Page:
Monday, January 21

How Do You Teach Writer's Instinct?

By Janice Hardy, @Janice_Hardy

Before I dive into the post, a heads up that I'm guest posting today at Query Tracker, chatting about what your query letter says about your novel. I invite you to pop on over and say hello when you're done here. It's a great blog (and site) if you haven't discovered it yet.

I had a fantastic writing day last week. One of those sessions where everything clicks and pieces fall into place, and your fingers fly across the keyboard.

I was writing a scene where my character, a twelve-year-old boy, sneaked into a fellow boy's room. He gave the room a looksie, and I needed a few quick details to flesh out the setting. Boy stuff. Something normal, something embarrassing the POV could tease the other boy about, and something that would be impressive. These details weren't planned, just things I conjured up right then and there that would be A) details my POV would notice, and B) things the owner of the room would have. I wrote the scene and moved on.

Next scene, my POV had gotten himself into trouble, and I had him pick up the really impressive item and hold it hostage. It was perfect, but it wasn't planned, and I'd had no idea I was going to write it until it was happening. It wasn't part of my outline, or the summary paragraph I'd written at the start of the session. My subconscious put the pieces together to form the perfect event for that scene.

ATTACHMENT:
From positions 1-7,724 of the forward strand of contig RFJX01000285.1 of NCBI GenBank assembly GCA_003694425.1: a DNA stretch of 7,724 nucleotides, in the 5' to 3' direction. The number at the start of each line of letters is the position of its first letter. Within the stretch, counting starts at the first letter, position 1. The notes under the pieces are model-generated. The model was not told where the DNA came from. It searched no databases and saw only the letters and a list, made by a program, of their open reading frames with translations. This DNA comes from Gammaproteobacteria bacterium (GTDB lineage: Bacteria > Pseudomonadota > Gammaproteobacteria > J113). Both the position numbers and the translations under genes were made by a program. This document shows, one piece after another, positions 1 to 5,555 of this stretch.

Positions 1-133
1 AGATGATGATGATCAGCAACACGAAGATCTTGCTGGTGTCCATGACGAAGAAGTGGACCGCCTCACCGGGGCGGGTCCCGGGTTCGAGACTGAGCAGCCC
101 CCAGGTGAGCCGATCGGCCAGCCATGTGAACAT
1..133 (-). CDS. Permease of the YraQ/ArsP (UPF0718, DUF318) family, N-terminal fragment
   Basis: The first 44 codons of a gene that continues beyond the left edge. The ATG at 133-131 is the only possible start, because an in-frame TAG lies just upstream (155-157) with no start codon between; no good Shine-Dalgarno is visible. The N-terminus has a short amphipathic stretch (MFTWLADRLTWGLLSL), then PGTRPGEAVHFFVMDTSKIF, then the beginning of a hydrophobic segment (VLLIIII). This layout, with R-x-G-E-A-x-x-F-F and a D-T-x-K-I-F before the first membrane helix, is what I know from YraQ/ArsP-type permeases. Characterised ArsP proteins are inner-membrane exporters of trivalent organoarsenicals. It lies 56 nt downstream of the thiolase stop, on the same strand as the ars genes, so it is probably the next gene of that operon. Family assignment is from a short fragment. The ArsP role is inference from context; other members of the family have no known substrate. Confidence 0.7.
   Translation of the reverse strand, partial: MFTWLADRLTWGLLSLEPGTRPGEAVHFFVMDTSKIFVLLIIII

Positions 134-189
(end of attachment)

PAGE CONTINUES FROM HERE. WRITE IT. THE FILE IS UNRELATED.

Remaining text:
And then it hit me.

How in the world would I teach another writer this?

I can talk (and do) ad nauseam about technique and craft and structure, but when it comes right down to the writer and the page, there's that spark that can't be explained. I can't give examples on how to make your subconscious randomly pull out the perfect details you'll need three pages later.

I find that annoyingly frustrating.

Because this is the kind of thing I want to help other writers get. The thing that might be missing that is making them want to pull their hair out. That might even be the reason they're getting rejections instead of requests.

Maybe it's talent. Maybe it's instinct. Maybe it's just pure luck, I don't know, but the writing that always shines brightest for me are the words that I never expected to write.

So, hard as this may be, I'm going to try to offer tips on fanning the writer's spark in yourself.

1. Be open to gut feelings

Had I followed my outline and ignored the little voice in my head that saw the wonderful connections before I did, I'd never have written this scene. But as soon as I felt it I knew it was the right way to go. Forget the outline.

When you feel the urge or the pull of the story to go another way than you originally planned, go with it. Maybe it's nothing, but maybe it's the scene clicking together in a way that's far better than your first idea.

(More on trusting your writer's compass)

2. Go with first impressions

There's a lot of advice out there about ignoring the first ideas that come to mind, because they're usually the most common, clich├ęd, or just plain overdone. This is good advice, but sometimes, the things that immediately pop into your head are things your subconscious has already sifted through for you.

When things come to mind during that first draft, maybe it's better not to throw them away, hoping for a better option. There's always the second draft for second guesses. And by then, you'll have the entire story done so you'll be in a much better position to know what's working and what isn't.

(More on what if you don't know what's working)

3. Don't try to be perfect with every line